Nicholas Galitzine Breaks Down the Low-Key Tragic ‘Mary & George’ Finale

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Nicholas Galitzine on Mary & George's FinaleSTARZ

[There are spoilers ahead for the Mary & George finale. If you haven't watched, steer clear of this post.]

Starz's Mary & George poses a bold question: What if every historical figure was gay? Okay, not every figure, but it does explore the history of King James and George Villiers, who was known to be his lover as well as a pseudo political advisor. Nicholas Galitzine stars as George opposite Julianne Moore, who plays his mother (and puppet master). Throughout the season, we have watched Mary and George amass more and more power, sometimes in a two steps forward, one step back kind of way. But if you've already done the Wikipedia deep dive and know how this ends, it's not pretty for George. Like, he gets stabbed.

To get into all of that, we made Nicholas answer all our burning questions about the finale, including why he thinks George wanted to go to war so badly, how Mary really feels about the mess she's created, and which Succession character George reminds him of.

So before the finale, your character debuts a major new hairdo and I need to talk about this like, tell me what we think this says about George's mental state these luscious locks like what's going on here?

It very much signifies The Picture of Dorian Gray. He's fully fallen into all of his exploits. And it gives him a level of sophistication and poise about him and signifies his power. It's kind of like the story of Samson from the Bible in a way, the power is in his hair. It really changed the way I held myself.

The hairdo in question:

Okay, so we're in the finale, your character is in Spain without Francis Bacon, who has been his political advisor up until that point. What do you think George is thinking without that mentor to guide him?

He was obviously in a tough spot, trying to get some sort of ownership over the situation, though the genesis of the idea was Mary. George had some delusions about himself. He fancied himself as a bit of a hero and it was his time to fly the nest. He had accrued a lot of power, a lot of wealth at that point. He could have anyone that he wanted to. He felt bolstered by where he was at and he felt like he could really seize the day. He's out without his closest confidant in Bacon, but there is a level of confidence and arrogance.

It reminded me a bit of the Jeremy Strong character in Succession, like a delusional confidence.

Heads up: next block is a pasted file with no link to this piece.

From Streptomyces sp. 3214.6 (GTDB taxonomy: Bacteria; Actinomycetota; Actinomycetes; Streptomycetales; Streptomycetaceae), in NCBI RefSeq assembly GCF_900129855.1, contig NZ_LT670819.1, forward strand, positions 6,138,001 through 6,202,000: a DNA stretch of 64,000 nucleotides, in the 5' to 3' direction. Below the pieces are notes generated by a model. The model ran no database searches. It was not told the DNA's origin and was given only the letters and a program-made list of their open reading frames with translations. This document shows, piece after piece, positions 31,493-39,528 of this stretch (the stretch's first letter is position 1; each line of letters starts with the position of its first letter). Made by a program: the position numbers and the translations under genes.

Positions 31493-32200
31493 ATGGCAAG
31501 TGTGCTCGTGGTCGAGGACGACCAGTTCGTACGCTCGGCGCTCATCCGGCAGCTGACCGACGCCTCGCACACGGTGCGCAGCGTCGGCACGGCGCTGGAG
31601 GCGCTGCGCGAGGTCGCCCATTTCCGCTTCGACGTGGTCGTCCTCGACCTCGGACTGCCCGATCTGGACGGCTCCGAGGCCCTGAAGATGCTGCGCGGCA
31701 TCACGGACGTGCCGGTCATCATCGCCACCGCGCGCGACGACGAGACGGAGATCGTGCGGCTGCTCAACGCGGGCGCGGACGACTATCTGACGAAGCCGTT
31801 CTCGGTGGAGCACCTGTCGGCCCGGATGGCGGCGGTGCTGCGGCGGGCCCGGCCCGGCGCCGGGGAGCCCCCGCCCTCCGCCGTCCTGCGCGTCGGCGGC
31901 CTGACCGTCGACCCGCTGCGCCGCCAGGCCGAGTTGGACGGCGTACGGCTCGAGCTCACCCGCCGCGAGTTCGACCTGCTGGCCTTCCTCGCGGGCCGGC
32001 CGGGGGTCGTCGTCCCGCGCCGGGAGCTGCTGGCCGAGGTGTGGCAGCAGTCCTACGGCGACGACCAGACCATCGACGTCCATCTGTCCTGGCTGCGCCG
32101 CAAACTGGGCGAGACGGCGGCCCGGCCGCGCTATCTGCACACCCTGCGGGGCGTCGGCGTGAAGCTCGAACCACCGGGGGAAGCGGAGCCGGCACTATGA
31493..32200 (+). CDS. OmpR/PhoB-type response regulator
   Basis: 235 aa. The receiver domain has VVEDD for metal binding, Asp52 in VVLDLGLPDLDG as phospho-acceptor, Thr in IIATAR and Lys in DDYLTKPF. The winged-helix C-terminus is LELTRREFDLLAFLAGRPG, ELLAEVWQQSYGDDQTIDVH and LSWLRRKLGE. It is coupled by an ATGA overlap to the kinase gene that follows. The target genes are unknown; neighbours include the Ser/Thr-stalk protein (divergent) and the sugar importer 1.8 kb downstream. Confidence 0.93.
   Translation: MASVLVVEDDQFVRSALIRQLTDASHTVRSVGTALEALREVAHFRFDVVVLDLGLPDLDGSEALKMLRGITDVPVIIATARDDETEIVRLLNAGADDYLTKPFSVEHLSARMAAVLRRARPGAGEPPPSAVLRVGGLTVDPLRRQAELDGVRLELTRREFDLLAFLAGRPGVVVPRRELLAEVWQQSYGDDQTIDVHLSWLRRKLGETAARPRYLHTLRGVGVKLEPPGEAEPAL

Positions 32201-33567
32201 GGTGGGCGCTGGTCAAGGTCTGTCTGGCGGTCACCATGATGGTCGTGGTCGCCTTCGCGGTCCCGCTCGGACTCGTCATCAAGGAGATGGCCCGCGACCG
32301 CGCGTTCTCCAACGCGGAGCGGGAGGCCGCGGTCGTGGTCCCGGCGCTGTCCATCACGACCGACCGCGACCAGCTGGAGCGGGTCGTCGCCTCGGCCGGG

It's delusional. But I'd say the difference between Jeremy Strong's character Kendall and George is George worked for a lot of his power. He didn't start at the top echelon. He put in a lot of work, but there was an overestimation of his abilities in terms of foreign politics.

There's a begrudging bromance between Charles and George at this point. How do you think they're feeling about each other?

It's a really interesting dynamic. Charles has been relegated to the sidelines his whole life. He's not respected. He's talked about behind his back. And this is his moment as well. He feels some trepidation and frustration that it's being drawn out and George has to be this monolith of confidence, but it's clear, they were very underprepared. But there is this fraternal relationship and there is a closeness. That's George's strong suit, getting people on his side and getting people to like him. He realizes James is on the way out, and it's important to make good with Charles.

When they return to England, George walks in the room to see his mom standing there. What do you think his very first thought was when he saw that?

She's like this fly he can't swat. Despite the failure, I mean, George feels like he can lie his way out of anything and he still feels like he has the king. She isn't really even on the battlefield anymore. Him seeing her trying to get her claws in is more an irritation rather than a direct threat. George's mentality is so far gone, and I love that standoff. She confronts him about Sandie's death. He tells her, I'm exactly what you made me. There may be a sliver, this tiny, tiny sliver of humanity left in him, but but he's been forced to that point, by her. He just treats her with total disdain.